One of the most popular topics in sustainability science is the reduction of CO2 emissions, or the ambition of carbon neutrality on the part of organizations. But you have to pay attention to the announcements of emissions reductions, since the objectives are easy to state but difficult to implement, analyze, evaluate and verify.
There is an organization that allows companies to have significant and measurable emission reduction objectives based on climate science. A Science Based Targets Initiative (SBTi) is a partnership of different international organizations and there are already almost 2,500 companies from all over the world and various sectors that have committed to reducing emissions with SBTi.
In a rigorous validation process - less than half of them have their targets approved by the initiative - SBTi requires companies to set targets through direct actions within their operations and there are three categories for the reduction of emissions by organizations.
Firstly, direct emissions, such as from its offices, infrastructure or vehicles. Then indirect emissions, which are the result of the energy the company buys to operate. The third area has to do with the emissions for which the company is responsible in its value chain: capital goods, the use of marketed products and transportation and distribution.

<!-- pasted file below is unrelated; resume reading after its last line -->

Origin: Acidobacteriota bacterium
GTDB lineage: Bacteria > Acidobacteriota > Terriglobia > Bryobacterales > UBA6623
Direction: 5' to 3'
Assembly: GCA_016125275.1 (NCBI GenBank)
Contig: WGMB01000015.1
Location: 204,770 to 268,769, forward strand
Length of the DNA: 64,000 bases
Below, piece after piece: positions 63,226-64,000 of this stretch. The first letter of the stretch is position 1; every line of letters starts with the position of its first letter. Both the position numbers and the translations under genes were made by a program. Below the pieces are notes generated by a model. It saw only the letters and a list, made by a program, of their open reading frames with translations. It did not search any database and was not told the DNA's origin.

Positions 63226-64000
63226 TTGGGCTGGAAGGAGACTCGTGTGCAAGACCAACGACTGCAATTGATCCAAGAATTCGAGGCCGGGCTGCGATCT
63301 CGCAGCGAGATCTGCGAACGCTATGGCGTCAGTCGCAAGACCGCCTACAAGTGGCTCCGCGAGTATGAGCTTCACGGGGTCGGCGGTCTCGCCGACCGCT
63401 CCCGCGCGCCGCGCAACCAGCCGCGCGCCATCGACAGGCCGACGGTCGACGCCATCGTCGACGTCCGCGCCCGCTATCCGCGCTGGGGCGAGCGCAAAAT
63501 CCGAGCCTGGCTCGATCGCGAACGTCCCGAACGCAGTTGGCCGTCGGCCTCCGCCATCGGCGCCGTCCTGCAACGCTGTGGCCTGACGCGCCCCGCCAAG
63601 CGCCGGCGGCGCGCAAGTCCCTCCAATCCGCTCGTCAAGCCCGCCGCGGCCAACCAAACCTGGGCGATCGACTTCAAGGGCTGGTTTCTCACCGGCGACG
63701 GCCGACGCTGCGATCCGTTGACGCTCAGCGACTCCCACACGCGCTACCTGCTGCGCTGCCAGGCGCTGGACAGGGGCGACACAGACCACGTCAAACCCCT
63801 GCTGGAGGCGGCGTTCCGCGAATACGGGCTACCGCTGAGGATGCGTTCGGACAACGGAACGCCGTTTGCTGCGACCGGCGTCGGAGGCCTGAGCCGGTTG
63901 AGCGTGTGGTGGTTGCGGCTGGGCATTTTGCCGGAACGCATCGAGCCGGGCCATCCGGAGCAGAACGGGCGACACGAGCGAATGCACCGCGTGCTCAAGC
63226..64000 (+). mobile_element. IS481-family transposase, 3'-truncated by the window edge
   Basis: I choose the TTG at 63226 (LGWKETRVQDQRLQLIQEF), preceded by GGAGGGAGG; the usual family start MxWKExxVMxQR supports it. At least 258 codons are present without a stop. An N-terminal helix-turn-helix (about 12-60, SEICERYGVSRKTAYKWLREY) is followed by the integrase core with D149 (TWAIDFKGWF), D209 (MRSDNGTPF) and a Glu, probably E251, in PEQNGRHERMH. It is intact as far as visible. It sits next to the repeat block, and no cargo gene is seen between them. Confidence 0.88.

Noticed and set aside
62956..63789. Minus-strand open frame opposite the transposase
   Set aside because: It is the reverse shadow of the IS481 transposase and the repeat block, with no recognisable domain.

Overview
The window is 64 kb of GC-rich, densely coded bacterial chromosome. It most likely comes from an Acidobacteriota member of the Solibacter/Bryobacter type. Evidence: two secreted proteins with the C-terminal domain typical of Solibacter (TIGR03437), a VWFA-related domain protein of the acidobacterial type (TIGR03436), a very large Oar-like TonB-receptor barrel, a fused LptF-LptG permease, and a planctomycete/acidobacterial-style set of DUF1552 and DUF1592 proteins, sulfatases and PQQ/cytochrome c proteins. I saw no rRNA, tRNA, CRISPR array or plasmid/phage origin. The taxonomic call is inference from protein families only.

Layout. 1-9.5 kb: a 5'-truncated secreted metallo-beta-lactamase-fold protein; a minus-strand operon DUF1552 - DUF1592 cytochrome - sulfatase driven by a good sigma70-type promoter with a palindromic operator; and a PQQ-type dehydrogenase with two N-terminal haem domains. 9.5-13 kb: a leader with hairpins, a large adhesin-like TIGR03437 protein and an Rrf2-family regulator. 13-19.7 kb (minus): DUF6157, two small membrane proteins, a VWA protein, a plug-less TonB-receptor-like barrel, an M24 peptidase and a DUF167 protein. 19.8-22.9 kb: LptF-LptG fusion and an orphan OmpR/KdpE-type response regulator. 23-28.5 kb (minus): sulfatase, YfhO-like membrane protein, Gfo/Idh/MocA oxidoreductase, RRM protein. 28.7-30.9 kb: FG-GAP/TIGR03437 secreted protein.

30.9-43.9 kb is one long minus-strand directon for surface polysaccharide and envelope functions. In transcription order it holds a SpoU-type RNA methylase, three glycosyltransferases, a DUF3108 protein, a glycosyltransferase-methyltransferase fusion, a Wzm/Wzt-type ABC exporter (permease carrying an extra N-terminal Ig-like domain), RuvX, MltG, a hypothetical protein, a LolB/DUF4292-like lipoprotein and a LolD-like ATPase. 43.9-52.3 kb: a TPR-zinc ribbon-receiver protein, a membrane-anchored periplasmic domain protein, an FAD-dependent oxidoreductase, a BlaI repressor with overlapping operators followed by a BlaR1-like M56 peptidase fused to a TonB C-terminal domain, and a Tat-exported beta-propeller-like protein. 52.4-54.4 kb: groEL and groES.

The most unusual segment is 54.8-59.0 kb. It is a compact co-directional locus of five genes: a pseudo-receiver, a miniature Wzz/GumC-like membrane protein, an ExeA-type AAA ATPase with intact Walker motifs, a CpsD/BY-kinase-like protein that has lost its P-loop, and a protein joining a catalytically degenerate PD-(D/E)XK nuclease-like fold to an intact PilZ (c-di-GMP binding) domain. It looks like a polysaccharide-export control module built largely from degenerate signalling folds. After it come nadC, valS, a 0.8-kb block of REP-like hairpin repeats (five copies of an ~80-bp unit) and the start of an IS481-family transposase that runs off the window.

Companies have greater control over first and second scope emissions, while third scope emissions are the most difficult to measure and reduce, even though they usually account for the majority of their carbon footprint.
The data revealed by SBTi is a good starting point for understanding and comparing the companies, but it is not yet possible to use the same criteria for evaluating them, since the details of each company's commitments vary.
But the information also shows that the organizations that have set targets with SBTi are well on their way to achieving them and those that have their targets validated by the initiative will reduce their emissions by 25% between 2015 and 2019.
The pursuit of this emissions reduction has implied, and will continue to imply, significant changes in organizations' management models, but it brings many benefits for their future survival, in an implementation process that has at its core the communication.